November 30, 2017   |   3min read

How to Start with Android Instant Apps? A tutorial for Android Devs


Instant apps is a new feature from Google on Android Platform. It allows using native apps instantly, without installation, which is why they don’t need device storage. It’s not some kind of a demo or trial, but a brand new function. In the following post, I’m going to tell you about some easy ways on how to get started with Android Instant Apps.

What’s in it for developers?

A developer has a number of tools designed for creating Instant Apps:

  • Android Studio 3.0 with Instant App support
  • Android Instant App SDK in SDK Manager
  • App Links Assistant
  • Emulator with Instant Apps support

When a developer creates a new project in Android Studio 3.0, he/she can simply check the checkbox with Instant Apps supporting. The project that supports instant apps has a different structure, meaning it’s based on modules. It contains:

  • A core module with all common functionalities that are used in the whole project. It’s a base module for standard apps and instant apps
  • Future modules, which are quite similar to library modules. One project can contain quite a few of them since a developer has to create a new module for every new feature. All future modules are based on a core one
  • App module—It’s used for building standard app
  • Instant module—It’s used for building instant app

Adding Android Instant apps is actually very simple. A developer has to install it from Android SDK Manager, which is located in the SDK Tools tab.

Instant apps uses Activity as an entry point via links. New Android Studio contains App Links Assistant tool that allows adding, removing and managing links in an easy way.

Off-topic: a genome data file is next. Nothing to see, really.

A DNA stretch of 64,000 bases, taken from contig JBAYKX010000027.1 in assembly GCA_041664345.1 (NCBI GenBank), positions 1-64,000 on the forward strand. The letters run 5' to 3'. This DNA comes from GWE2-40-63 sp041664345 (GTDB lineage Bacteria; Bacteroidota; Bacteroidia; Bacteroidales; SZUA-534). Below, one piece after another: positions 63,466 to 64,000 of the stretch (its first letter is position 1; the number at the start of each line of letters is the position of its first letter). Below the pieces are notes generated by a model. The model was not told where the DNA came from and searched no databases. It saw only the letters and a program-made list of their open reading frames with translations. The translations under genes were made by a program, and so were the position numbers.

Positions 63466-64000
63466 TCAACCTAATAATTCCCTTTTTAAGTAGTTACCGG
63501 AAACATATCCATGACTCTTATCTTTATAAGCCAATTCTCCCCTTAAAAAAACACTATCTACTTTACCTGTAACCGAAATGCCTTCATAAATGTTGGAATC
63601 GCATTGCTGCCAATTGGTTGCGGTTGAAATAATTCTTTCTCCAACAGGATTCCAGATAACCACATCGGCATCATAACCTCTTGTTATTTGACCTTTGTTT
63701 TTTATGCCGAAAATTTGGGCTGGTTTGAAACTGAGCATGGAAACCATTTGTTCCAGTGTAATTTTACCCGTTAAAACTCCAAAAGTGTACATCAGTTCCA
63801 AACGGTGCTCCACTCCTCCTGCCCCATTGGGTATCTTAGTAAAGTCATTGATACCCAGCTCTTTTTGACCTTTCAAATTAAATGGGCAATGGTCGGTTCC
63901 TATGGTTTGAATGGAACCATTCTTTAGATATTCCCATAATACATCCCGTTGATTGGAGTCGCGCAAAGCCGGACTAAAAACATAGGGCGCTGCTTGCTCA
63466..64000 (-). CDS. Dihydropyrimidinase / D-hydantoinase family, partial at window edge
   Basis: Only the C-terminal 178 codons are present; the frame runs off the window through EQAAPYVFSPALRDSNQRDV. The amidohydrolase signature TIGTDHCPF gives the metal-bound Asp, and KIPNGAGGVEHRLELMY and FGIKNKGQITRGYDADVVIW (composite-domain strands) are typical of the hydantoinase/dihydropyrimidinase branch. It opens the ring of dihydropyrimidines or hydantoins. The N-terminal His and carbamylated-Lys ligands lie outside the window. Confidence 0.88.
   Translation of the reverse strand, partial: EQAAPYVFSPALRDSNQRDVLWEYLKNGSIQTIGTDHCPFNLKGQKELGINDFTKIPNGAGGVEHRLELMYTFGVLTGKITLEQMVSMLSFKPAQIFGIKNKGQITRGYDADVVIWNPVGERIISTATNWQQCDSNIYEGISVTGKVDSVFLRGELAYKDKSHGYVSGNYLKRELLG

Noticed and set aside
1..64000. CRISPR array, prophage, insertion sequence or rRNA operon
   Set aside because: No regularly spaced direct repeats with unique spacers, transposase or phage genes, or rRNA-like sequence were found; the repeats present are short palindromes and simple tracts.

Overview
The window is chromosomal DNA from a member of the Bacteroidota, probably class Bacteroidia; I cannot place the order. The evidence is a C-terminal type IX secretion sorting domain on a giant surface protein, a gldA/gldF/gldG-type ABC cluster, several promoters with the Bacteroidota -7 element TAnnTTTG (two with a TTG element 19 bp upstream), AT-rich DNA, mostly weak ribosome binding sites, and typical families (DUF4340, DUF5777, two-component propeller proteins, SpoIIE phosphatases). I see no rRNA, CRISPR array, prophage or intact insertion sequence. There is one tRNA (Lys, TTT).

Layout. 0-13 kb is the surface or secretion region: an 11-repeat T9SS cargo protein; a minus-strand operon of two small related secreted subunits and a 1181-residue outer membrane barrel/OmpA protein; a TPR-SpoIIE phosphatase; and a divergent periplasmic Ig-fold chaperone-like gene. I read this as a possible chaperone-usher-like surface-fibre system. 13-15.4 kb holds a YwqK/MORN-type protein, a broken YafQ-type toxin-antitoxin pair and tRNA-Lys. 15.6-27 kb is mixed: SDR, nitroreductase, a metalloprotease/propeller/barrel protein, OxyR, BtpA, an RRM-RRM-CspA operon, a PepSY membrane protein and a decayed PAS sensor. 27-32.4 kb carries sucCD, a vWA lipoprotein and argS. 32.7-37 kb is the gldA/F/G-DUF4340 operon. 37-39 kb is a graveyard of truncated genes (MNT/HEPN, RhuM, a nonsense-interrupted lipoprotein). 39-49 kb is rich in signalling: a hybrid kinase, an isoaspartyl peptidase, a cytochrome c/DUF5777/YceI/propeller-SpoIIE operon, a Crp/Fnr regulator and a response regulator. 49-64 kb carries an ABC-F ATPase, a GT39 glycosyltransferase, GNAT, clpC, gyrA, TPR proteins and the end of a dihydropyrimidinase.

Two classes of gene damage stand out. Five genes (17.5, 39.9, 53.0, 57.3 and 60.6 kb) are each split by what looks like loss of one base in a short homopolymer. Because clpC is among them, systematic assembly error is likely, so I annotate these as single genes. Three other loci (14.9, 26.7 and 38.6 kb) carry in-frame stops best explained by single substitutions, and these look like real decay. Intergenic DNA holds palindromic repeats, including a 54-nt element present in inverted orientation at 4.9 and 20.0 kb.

New Emulator shares a possibility to run instant apps locally in a development process. A developer can set the right link to activity in the run configuration.

How to create instant apps in the existing project?

Most parts of applications have a single-module structure which means that all the codes are in one module. Sometimes applications have some libraries in separated modules. According to clean architecture ideology, an application has to have separate modules for the view layer, presentation layer and domain layer. If someone wants to implement instant app in the existing project, he/she has to change the project structure. Instant apps requires all features to be in separate modules.

The presentation from last year’s Google I/O will guide you through the whole process. You can find here:

I’m going through this solution below.

It covers three steps:

  • Adding links to the activities that should be the entry points
  • Changing app module to core module and creating new app module and instant app module
  • Extracting future modules from core module

Adding links is very easy thanks to App Links Assistant. A developer has to choose Activity and fill in the forms with information about link URLs, such as host and path.

As the next step, a developer has to change the existing app module to the core module. It can be done by modification build.gradle file. The first modification changes plugin from to The second modification is setting baseFeature flag on true.

Next, a developer can add two new modules. The first one is the app module and the second—instant app module. The important thing is to ad dependencies to core module in both standard and instant app.

The last step is all about extracting features to separated modules. These feature modules should be dependent on the core module.


Instant apps is a brand new solution from Google that can be easily introduced in Android Developers’ teams. I truly believe that it will be widely used and may even become obligatory in not so distant future.

Konrad Krakowiak

Senior Software Engineer

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